Year Released: 2007
MPAA Rating: R
Running Time: 127 minutes
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Imagine if the team that made “The English Patient” tried to make the same kind of movie, with even more brave-lads-fighting-the-Jerries porn and this time with Extra Added English country manor porn, and without really good actors, and this movie is what you’d have.
The plot hinges on what a young girl sees her sister Cecilia (Keira Knightley) – looking positively skeletal and more lollipopish than ever – and Robbie (James McAvoy) doing up against a wall in a study. Jealous, she takes steps which end with Robbie stuck in and around Dunkirk as the Nazis close in as Cecilia and her sister work as nurses on the home front, tending to the heartbreaking tragedy of Bad Make Up Wounds. The events are then recollected in one of the most patently manipulative conclusions in movie history, which doesn’t work even though Vanessa Redgrave does her best (which is really good, of course) to sell it.
The movie is trying to have it both ways: it wants us to take seriously the stories it tells about awful things that happen between people and during war, but also its message about the unreliability of narrative. For most of the first part of the movie, we see the same events twice, once as observed by Cecilia’s sister from a distance, and once “as they happen,” which we later learn isn’t any more accurate than the first version. Some of the events, we learn from Ms. Redgrave, including the most tear-jerking ones, never actually happen at all. Dropped in the middle of that is a long, tour de force, single, tracking shot on the beach at Dunkirk which stops the movie cold in a hey-look-what-I-can-do moment from director Joe Wright.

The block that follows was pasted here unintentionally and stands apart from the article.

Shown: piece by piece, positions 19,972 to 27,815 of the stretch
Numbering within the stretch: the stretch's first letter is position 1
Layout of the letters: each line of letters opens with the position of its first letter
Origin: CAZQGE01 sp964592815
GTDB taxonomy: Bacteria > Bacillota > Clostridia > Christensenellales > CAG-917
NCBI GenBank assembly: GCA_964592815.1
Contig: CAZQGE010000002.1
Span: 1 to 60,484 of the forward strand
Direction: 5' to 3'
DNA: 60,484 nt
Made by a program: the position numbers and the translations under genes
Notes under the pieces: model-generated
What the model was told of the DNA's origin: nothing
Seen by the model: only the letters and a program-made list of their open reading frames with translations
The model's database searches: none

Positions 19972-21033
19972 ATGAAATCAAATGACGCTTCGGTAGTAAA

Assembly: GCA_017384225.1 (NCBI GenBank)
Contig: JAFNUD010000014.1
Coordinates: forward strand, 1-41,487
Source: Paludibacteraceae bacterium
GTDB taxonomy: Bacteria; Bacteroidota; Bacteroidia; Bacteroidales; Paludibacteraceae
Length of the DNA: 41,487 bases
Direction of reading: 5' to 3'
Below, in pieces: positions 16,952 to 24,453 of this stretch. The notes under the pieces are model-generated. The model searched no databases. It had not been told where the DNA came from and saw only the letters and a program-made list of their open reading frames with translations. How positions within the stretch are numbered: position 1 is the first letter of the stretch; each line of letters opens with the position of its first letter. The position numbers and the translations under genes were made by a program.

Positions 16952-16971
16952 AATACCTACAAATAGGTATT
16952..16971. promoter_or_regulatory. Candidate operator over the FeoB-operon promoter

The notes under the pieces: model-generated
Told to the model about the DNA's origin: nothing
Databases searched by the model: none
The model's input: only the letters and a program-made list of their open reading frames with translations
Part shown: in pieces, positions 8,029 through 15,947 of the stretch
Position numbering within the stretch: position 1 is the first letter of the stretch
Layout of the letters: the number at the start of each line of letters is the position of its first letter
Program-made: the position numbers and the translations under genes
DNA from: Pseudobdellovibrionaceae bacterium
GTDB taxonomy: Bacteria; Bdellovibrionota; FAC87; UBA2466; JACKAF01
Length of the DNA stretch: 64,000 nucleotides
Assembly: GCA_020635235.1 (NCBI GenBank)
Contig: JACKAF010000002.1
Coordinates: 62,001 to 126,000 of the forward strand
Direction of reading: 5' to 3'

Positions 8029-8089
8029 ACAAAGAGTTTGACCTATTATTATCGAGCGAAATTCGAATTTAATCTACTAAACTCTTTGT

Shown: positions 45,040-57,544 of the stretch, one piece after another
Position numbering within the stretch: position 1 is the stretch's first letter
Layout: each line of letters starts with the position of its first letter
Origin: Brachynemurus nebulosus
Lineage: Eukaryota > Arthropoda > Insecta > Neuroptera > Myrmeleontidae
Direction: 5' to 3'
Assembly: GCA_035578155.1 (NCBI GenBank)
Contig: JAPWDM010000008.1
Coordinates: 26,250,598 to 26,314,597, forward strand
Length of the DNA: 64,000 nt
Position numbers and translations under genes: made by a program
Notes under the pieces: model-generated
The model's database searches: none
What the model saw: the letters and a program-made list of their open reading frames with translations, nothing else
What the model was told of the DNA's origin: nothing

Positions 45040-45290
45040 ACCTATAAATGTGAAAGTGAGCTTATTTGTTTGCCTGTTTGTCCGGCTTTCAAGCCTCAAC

The worst moment is probably the confrontation near the end between Cecilia and her sister, which is supposed to make the viewer think it’s the climax of the movie. There’s simply no resonance to the scene at all. It may be intended that way, as it turns out, but for that to work, the viewer has to think that Knightley could have done it if she’d wanted to. She just doesn’t have those kind of chops.
Unless you can’t get enough of Knightley – just about every appearance she makes is carefully framed to make her look like the epitome of desire, and there is a certain value to seeing her soaking wet and in a slip – this is a must to avoid, particularly because it appears to be selling the message that writing is, by nature, dishonest.
Posted on December 10, 2007 in Reviews by Jeff Beresford-Howe
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